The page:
Disability retirement


Q: I am a FERS employee and have a total of 22 years on the job as an 1811 LEO. I also have four years of military credit that add up to more than 26 years with the government, but I am only 48. I am in the process of possibly putting in for disability retirement because of an eye condition I developed. What are my benefits and where exactly do I stand financially if given the opportunity to retire early?

A: If you apply for disability retirement, you would also have to apply for Social Security disability benefits. That’s because the formula for determining any disability retirement benefits is based on the interaction between the two. If approved for disability retirement, during the first 12 months you’d receive 60 percent of your high-3 minus 100 percent of any Social Security disability benefit to which you were entitled. After the first year and up to age 62, you’d receive 40 percent of your high-3 minus 60 percent of any Social Security benefit. If you were still judged to be disabled at age 62, your annuity would be recomputed as if you’d been on the employment roll all along.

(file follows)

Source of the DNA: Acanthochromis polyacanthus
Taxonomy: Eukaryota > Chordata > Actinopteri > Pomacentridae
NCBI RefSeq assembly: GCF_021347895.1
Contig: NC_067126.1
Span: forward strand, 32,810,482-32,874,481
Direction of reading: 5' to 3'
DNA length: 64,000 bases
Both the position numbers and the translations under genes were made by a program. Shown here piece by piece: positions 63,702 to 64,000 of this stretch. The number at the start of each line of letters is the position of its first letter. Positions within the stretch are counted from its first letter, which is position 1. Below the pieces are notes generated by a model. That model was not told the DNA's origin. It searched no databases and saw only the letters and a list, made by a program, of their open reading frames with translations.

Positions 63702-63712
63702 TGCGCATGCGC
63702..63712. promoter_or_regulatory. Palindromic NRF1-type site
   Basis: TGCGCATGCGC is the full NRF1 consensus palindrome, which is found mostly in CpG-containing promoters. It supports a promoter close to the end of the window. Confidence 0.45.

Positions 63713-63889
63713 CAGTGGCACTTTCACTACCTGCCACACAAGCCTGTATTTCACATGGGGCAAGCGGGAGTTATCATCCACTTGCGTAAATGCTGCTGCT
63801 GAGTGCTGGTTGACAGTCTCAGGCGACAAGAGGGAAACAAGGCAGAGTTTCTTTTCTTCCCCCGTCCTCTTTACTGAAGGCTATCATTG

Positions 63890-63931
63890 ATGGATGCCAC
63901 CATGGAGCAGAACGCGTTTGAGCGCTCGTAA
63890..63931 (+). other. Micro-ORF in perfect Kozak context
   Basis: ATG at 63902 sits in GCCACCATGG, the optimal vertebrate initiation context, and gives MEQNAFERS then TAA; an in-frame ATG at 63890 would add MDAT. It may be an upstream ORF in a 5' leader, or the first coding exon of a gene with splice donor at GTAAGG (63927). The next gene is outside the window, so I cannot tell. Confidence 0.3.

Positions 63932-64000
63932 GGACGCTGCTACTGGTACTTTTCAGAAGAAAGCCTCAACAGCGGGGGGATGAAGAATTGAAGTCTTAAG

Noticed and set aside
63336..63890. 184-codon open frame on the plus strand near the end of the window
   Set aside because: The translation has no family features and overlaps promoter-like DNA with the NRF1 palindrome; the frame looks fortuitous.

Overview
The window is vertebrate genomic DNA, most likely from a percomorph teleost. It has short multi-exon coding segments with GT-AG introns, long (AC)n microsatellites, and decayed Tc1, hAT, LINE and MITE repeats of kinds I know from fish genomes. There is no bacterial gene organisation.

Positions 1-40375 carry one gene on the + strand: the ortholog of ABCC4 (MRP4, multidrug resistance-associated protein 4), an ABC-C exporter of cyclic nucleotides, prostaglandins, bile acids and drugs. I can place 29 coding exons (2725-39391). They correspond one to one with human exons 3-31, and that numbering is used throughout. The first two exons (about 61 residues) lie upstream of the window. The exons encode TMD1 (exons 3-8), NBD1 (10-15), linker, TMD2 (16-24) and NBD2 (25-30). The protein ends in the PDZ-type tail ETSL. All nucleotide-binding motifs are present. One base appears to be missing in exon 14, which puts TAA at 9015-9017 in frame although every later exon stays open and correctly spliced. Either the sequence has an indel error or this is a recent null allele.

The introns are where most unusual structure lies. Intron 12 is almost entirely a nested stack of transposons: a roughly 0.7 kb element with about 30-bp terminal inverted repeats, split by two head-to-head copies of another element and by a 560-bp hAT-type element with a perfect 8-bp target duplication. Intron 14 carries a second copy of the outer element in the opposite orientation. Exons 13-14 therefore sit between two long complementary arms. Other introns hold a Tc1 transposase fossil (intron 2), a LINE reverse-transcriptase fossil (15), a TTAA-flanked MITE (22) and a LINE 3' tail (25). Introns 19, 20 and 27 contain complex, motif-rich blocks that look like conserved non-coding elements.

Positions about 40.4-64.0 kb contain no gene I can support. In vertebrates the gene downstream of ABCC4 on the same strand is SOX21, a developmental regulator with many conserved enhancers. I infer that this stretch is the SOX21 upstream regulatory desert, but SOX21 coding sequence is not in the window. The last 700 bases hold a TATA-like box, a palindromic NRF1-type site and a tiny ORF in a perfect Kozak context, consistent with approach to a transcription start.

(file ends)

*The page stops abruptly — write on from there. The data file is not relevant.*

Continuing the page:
If offered an opportunity to retire early, your annuity would be computed using the standard FERS formula. That’s because you wouldn’t have 25 years of covered service, which would be needed to qualify for the enhanced annuity benefit.


About Author

Reg Jones was head of retirement and insurance policy at the Office of Personnel Management. Email your retirement-related questions to fedexperts@federaltimes.com.

Leave A Reply